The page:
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Wednesday, January 28, 2009

Haaaay, GMA

For several years now, the whole family have been "loyal" viewers of GMA, until the network kept recycling Carlo J. Caparas' creations as if there's a dearth of creative writers in the 80 million or so populace...

It started with Asero, when recycling became such a despicable practice... OK, when will they implement Intellectual Property Rights eh? Then, Mel and Joey and the rest of the morning shows became infomercials, pushing and enticing every viewer to join America's new religion, as if economic salvation actually depended on it...

Anyway, I noticed only one actor who has kept Lalola viewable: Keempee de Leon. There has been a lot of improvement in Keempee's acting, whose more subtle take on the "bakla" role has given a better version of Joey's previous gay roles. Otherwise, I really wonder what production designers do, with Lola's disco outfits in corporate meetings, but then again, we've seen the same in much better telenovelas --- over-sexy clads of office or regularly paid working characters.

Why can't they learn from those Korean telenovelas? It's not the outrageous outfits or costumes, nor the hyped "stars". It is the quality of the show, credibility of plot and scenarios. While magical themes are the consistent favorites, magic woven to reality is what makes a fiction appealing.

Tuesday, January 13, 2009

Incapacitating Frontliners

There was a time when Customer Service is the end-all of customer woes (as long as the product or service is returned... and refunded...most probably if you're lucky). You go to the counter where a sign reads "customer service" and vent bad air as much or as long as you can handle the wit (or lack of it) of the person (probably a clone, a puppet, or something more idiotically similar) before you. Anyway, in most instances, all you really want is justice be given to you... although in the deep recesses of your mind, you're aware you've been had big time... lost time and effort, dampened and crushed or crushed then flooded expectations, lost hope, time wastage, crumbling opportunities, the end of the world...

I am exaggerating but when you're a micro-small-time-true-to-form-TQM-not-here-for-the-money-only entrepreneur like me, this bleak doomsday scenario happens a lot of times. (I've been dead a lot of times, too, I keep wondering what's this zombie doin' here!)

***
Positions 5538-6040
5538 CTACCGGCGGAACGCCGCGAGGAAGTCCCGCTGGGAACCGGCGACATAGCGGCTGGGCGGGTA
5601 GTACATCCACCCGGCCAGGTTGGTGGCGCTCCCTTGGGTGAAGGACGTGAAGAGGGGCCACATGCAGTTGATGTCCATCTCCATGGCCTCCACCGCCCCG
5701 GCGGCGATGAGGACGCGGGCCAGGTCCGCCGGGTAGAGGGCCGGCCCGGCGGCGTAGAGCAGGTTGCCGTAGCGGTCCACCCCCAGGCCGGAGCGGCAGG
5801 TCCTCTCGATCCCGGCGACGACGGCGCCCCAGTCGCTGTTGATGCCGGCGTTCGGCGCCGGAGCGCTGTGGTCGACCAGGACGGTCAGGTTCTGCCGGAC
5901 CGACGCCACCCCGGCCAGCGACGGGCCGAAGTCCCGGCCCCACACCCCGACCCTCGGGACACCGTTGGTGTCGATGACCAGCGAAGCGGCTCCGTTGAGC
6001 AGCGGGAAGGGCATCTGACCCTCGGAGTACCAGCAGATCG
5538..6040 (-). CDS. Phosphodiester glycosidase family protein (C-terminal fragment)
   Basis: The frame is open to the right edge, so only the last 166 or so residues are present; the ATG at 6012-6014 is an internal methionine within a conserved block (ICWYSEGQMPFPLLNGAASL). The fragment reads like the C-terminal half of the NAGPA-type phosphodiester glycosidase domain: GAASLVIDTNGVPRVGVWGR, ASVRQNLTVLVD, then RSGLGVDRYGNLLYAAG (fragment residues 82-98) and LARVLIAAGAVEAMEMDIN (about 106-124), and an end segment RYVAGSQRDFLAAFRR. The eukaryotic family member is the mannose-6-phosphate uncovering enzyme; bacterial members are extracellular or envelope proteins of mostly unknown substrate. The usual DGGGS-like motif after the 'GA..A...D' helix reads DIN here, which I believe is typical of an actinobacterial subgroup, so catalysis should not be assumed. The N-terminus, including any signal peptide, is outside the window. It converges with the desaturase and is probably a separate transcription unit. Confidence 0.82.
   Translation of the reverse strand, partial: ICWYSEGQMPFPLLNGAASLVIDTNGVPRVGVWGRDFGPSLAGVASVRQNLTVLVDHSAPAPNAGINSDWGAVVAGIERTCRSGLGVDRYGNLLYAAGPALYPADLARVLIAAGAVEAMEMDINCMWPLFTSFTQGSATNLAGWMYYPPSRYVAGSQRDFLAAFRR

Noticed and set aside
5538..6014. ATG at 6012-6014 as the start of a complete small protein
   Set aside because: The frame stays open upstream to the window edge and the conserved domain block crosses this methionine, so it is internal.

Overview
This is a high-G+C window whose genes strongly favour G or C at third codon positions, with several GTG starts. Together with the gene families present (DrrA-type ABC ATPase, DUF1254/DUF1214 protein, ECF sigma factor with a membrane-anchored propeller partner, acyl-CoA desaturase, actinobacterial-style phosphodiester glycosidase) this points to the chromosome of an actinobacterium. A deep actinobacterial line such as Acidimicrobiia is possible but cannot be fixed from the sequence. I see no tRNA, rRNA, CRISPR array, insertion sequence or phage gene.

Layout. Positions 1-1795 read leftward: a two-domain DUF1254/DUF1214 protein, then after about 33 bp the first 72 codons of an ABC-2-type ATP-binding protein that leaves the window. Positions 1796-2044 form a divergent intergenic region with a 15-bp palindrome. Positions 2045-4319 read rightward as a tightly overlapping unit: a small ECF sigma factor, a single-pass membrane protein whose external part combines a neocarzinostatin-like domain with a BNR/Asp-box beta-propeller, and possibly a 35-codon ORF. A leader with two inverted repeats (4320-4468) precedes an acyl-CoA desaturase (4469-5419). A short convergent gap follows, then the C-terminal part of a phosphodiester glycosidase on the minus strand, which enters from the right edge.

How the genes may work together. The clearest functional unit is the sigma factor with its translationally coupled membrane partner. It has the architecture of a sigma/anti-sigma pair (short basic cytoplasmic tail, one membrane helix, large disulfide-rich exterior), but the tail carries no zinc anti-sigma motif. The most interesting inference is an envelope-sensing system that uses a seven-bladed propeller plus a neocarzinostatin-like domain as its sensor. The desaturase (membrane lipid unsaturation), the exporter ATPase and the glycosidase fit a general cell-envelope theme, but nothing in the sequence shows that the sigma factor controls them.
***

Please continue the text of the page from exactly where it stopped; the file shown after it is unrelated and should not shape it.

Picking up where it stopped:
So yes, I am just having another survival-day with the bank (again, again) and it's not doing me good. I received more than a month ago this
bluffing me about being a "valued member" (my ***) and all that bs... but now that I call on my bank branch - Banco de Oro -West Avenue-Del Monte - (I don't have the temerity and strength to face their frontliners whom my sister who works with another bank suggested I could have fired especially now that there's retrenchment, if only I'd want to) - they send me to their magical, centralized Customer Service System 631-8000. You get lucky if you get a ring, luckier if you get connected to a working "key" or extension number, luckier still to be able to talk to a CSR who can answer your queries and blessed if you are able to get sense and results out of the dialogue. That's streamlining and centralization working for the depositor nowadays. Talk about technology, speed and the power of the fingertips.

Honestly, I want the most remote ways of customer service - you talk to a person in the branch where product or service is availed, she finds the right person to talk to, then settle your problem. After all, they said they find ways, and all those taglines to catch fancy... It's time to work, fellas. Instead of centralizing, educate your frontliners so they can advance their knowledge and skills, satisfy your walk-in (and existing) customers, and attract more customers by word-of-mouth. One workshop every 6 months won't hurt the ROIs as much as a Lehman Brothers did... (perhaps I should venture into business consultation career instead?). It's also time big and medium businesses learn their lessons.